‘Sick of Myself’ Review: A Darkly Comedic Look at Toxic Relationships and Social Media Culture

Kevin Taft reviews the darkly comedic Sick of Myself, which is an effective crowd-pleaser in the realm of indie films dealing with morbid material.
User Rating: 8

At once a damning, darkly comedic look at the lengths someone will go to get attention while in a toxic relationship, Kristoffer Borgli’s Sick of Myself is also a subtle dig at Influencers and their desperate need for acceptance that only a “like” can supply.

Signe (Kristine Kujath Thorp) is the timid manager of a local café, while her self-involved boyfriend Thomas (Eirik Saether) is an artist who makes sculptures out of stolen furniture. When he quickly becomes the darling of the local art scene, the attention he receives, combined with his poor treatment of Signe, causes her to take extreme measures to one-up him.

Going online, Signe discovers a Russian anti-anxiety drug that has been found to cause extreme skin deformities in those that take it. She gains access to the drug and begins to take it, hoping that the illness that results will get her the attention she craves. And that it does.

At first, the pills cause her to get physically tired and ill, but soon enough, rashes form, and swiftly thereafter, her face is embedded with deep purple creases and malformations. This thrills Signe, who quickly becomes the center of attention for most. She is very aware of those in her life who have not visited her or sent messages, and she quickly writes them off. Her focus is one-upping her awful boyfriend, whose career continues to skyrocket, while she gains the sympathy of everyone around her.

And by everyone, that includes the world. Because after she convinces a journalist friend to write about her “mysterious disease,” she becomes an overnight sensation, even landing a modeling contract. The problem is that the side effects from the medication haven’t slowed down, and she becomes sicker and more grotesque as the movie continues.

While it seems like a sort-of Lynchian body-horror film, this is more in line with what Daniel Waters (Heathers) could do with social media culture. While writer/director Borgli’s focus isn’t necessarily on social media and more on the need to get attention from someone she thinks she loves, the tendrils of Signe’s story playfully stroke a number of current societal issues. While Munchausen Syndrome seems to be the primary focus here, you can see the glee in Signe’s eyes when she gets the cover story of a popular magazine, her social media blows up, and she can veer attention to herself from literally everyone around her. It’s a damning look at (primarily) Gen Z/Millennial culture, where to exist means you have to be seen – and by any means necessary.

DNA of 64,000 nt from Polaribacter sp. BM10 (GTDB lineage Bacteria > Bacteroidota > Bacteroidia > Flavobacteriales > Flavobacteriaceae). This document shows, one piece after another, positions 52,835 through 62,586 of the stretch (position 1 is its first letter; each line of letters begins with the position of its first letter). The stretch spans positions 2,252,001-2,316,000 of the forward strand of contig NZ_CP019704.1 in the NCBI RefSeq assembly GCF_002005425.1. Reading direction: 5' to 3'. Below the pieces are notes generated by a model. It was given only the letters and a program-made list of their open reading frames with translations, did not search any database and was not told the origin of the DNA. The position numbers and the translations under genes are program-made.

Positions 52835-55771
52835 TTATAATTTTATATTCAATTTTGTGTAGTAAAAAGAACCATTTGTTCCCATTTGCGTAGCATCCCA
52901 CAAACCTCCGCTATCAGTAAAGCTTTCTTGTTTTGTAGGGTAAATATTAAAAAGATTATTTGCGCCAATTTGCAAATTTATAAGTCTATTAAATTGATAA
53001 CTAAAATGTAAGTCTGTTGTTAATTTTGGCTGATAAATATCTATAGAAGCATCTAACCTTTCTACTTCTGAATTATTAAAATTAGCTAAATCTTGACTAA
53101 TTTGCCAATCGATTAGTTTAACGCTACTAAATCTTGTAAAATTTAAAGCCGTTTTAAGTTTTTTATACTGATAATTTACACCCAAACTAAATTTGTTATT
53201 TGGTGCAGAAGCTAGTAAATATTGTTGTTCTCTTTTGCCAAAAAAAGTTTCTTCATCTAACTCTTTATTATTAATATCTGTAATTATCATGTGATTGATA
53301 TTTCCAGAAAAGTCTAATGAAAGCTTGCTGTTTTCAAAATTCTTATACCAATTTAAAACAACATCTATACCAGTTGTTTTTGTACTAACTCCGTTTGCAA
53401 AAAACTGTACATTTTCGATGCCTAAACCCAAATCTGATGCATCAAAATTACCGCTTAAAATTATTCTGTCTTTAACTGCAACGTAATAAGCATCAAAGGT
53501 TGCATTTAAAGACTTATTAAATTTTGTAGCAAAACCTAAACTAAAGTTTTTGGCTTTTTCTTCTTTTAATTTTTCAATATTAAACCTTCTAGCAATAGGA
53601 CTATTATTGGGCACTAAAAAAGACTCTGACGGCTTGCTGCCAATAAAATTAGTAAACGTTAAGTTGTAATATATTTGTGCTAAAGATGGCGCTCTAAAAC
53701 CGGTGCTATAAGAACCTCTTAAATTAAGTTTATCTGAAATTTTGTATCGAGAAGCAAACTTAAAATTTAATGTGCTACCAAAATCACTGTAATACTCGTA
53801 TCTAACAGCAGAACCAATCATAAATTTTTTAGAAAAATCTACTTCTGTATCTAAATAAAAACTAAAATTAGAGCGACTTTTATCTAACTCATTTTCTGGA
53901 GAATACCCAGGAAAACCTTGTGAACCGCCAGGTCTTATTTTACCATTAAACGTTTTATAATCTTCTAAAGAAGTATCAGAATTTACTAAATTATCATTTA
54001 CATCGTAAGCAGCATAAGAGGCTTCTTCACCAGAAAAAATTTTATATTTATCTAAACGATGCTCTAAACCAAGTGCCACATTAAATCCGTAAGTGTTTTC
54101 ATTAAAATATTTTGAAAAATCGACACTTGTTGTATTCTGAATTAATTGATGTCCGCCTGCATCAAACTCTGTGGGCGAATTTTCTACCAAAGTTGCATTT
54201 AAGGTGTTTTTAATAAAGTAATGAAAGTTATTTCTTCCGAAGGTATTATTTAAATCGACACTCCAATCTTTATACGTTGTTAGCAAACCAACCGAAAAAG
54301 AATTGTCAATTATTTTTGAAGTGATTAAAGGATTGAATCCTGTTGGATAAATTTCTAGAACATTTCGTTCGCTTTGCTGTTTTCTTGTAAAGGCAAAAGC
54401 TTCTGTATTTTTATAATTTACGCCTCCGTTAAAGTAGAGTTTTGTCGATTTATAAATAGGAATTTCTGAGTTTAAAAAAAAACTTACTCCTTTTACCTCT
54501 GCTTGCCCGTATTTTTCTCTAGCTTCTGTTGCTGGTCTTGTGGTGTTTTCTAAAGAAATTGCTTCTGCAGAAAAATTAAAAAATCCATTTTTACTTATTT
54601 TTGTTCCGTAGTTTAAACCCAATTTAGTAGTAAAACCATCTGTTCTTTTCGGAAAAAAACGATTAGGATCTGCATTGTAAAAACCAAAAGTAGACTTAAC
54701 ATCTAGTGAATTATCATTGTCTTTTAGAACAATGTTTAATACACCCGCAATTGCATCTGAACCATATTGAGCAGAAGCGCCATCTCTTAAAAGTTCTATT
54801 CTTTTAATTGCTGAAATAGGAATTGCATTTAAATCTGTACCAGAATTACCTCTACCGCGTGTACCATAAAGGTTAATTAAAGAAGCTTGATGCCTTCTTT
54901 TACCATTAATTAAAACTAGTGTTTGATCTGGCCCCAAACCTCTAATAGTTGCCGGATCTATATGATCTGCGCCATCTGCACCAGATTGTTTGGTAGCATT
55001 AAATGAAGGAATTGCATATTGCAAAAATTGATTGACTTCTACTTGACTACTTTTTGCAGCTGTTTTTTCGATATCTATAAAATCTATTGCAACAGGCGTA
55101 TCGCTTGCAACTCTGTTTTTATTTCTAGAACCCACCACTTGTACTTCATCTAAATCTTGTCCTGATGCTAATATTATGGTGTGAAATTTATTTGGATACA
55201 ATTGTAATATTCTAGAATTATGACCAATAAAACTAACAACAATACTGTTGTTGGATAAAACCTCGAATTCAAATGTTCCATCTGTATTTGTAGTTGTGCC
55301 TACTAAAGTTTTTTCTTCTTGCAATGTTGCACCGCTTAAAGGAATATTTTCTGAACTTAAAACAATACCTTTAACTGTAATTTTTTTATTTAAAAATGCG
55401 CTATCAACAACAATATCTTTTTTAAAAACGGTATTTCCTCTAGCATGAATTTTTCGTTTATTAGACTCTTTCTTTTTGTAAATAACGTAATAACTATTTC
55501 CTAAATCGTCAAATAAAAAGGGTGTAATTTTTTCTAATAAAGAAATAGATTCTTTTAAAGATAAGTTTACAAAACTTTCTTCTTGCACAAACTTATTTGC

Thorp’s portrayal of Signe is a fascinating watch. Both disturbing and hilarious, her desperate need for attention is gruesome in so many ways. And while we really find her behavior deplorable, it’s also weirdly understandable. In a world where everyone is primed to become a “brand,” the lengths Signe goes to aren’t implausible.

Saether as her boyfriend, is equally relatable because we know this person. He is the artist whose art is terrible and pretentious but whose fame clouds their vision so they can only see the mirror in front of themselves. He is cruel to Signe, only occasionally showing her any sort of empathy, which is usually interrupted by his own objectives.

Two intriguing scenes illustrate this, both at dinner tables. The first is when Signe tries desperately to relate to the people in the art scene that are lauding her boyfriend, but she fails miserably. To counter this, she fakes a food allergy that pulls all the attention off of Thomas and onto her. It’s sick and embarrassing, but she successfully gains sympathy for herself.

In the other scene, Signe and Thomas are with another couple who watch as Signe and Thomas vie to continuously bring the conversation back to themselves. So much so that their friends finally call them out on it and leave.

While the subtitles might scare casual movie-goers away, Sick of Myself is a freshly captivating crowd-pleaser that will provoke discussion and generate morbid interest in Signe’s self-centered plotting. It’s wittily written and goes a lot deeper than you might expect. Add to that the incredible performance by Thorp, with word-of-mouth, this could be the indie sleeper hit of the Spring.

Sick of Myself is now playing in limited release.

Written by
Kevin is a long-time movie buff with a wide variety of tastes and fixations in the film world. He cried the moment Benji appeared onscreen in “Benji,” and it took him about four times to finally watch “The Exorcist” (at age 24) without passing out. “Star Wars: A New Hope” was the movie that changed everything and when his obsession with films and filmmaking began. A screenwriter himself (one long-ago horror script sale to New Line remains on a shelf), his first film "Two Tickets to Paradise" that he co-wrote premiered in June 2022 on Hallmark. He is currently working on another for the iconic brand.

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